It has been claimed that thousands of overseas students who were caught up in an English-language test cheating scandal five years ago have been left in limbo due to Home Office failures. Campaigners for the affected students have revealed how many have been left unable to demonstrate their innocence, complete their studies and have in some cases had their visas revoked with the result being that they are now facing deportation.
On February 6th a parliamentary motion was tabled by the Labour MP Stephen Timms urging the government to permit those who have been accused of cheating and are still in the UK to re-sit a “secure test” and to reinstate their visa status if they pass. It is hoped that doing so would enable those students to complete their studies and allow them to clear their names. The motion also called on the government to halt the detention and removal of the students. The motion gathered the support of dozens of MPs in the following 24 hours.
The claims of cheating were raised in a BBC Panorama documentary in 2014 which investigated English-language tests required as part of the student visa application process for those wishing to study in the UK. Panorama discovered widespread fraud in tests run by a US-based company, Educational Testing Services (ETS), at two of its test centres in England. Students had used ‘proxies’ to pass oral English-language tests, it was alleged.
In response, the Home Office wrote to over 35,000 international students – the majority from India and Bangladesh – accusing them of cheating in their English-language test. While it has been accepted that some cheating did occur, it has been suggested that thousands of innocent students who took their tests at or around the same time have been wrongly accused.
In the period since, thousands of students have been removed from the UK in what has been described by the UK Council for International Student Affairs (UKCISA) as “one of the largest actions ever taken against foreign students in the UK”. It has emerged that some students may have been wrongly deported, while others who have been accused of cheating remain stranded in the UK with no access to their passports as immigration authorities review their cases.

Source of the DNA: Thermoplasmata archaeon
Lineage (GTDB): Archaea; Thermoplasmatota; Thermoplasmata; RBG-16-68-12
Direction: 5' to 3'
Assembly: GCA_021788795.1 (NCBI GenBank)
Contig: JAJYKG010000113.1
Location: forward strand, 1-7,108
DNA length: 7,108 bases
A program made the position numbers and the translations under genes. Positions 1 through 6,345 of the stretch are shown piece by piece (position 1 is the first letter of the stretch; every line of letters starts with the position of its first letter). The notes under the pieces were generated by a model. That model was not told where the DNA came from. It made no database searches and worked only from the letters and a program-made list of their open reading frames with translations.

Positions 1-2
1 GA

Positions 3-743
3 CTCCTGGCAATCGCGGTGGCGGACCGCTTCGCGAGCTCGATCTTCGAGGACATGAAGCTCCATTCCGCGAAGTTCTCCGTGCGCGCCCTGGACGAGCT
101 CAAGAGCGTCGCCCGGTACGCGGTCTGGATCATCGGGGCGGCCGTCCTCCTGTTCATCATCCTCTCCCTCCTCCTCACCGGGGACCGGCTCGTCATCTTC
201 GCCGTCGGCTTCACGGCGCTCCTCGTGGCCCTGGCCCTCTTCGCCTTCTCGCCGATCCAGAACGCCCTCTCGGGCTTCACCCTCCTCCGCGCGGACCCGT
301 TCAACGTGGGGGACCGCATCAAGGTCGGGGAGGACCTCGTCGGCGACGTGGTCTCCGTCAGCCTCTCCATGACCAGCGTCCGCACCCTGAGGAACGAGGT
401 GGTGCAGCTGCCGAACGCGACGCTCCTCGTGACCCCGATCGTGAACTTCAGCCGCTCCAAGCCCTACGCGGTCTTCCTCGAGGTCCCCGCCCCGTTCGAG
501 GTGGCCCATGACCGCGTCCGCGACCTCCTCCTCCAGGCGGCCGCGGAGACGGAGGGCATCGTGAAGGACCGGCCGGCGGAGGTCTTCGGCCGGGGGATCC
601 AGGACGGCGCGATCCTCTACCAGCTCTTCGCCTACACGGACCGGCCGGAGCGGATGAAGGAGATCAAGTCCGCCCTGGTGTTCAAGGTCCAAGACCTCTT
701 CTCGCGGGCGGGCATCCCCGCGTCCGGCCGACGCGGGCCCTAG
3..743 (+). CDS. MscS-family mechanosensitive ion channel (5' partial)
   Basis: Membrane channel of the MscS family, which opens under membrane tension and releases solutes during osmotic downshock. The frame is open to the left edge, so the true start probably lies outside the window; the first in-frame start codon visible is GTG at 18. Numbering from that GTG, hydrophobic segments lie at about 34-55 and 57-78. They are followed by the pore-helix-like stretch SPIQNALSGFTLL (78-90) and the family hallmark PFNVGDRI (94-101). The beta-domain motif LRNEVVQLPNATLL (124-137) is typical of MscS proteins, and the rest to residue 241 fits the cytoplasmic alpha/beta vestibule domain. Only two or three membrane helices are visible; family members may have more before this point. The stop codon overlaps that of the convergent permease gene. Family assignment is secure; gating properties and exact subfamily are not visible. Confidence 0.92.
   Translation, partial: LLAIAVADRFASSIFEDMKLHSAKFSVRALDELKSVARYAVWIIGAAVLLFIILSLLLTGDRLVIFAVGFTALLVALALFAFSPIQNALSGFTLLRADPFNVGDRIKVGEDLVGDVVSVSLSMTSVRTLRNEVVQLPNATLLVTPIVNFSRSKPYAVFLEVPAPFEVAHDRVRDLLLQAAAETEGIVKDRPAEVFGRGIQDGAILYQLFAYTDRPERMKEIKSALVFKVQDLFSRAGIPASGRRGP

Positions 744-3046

At a previous parliamentary hearing in 2016, it was revealed that ETS’s analysis of its own practices showed widespread cheating at its test centres. The company stated that, of the 50,870 tests taken between 2011 and 2014, “over 30,000 definitely cheated and over 20,000 probably cheated”. Mr Timms called ETS’s claims “dubious”.
He said: “If they [ETS] are right, this probably means that hardly anybody who took this test did not cheat. I find that completely unbelievable.” He added that many students “are stuck here with a very shaky and uncertain future. A lot of them invested their families’ life savings in all of this with absolutely nothing to show for it.”
Nazek Ramadan, director of Migrant Voice, a charity campaigning on behalf of affected students, said: “It’s an outrage that thousands of students are still suffering, five years after the first wrongful allegations.”
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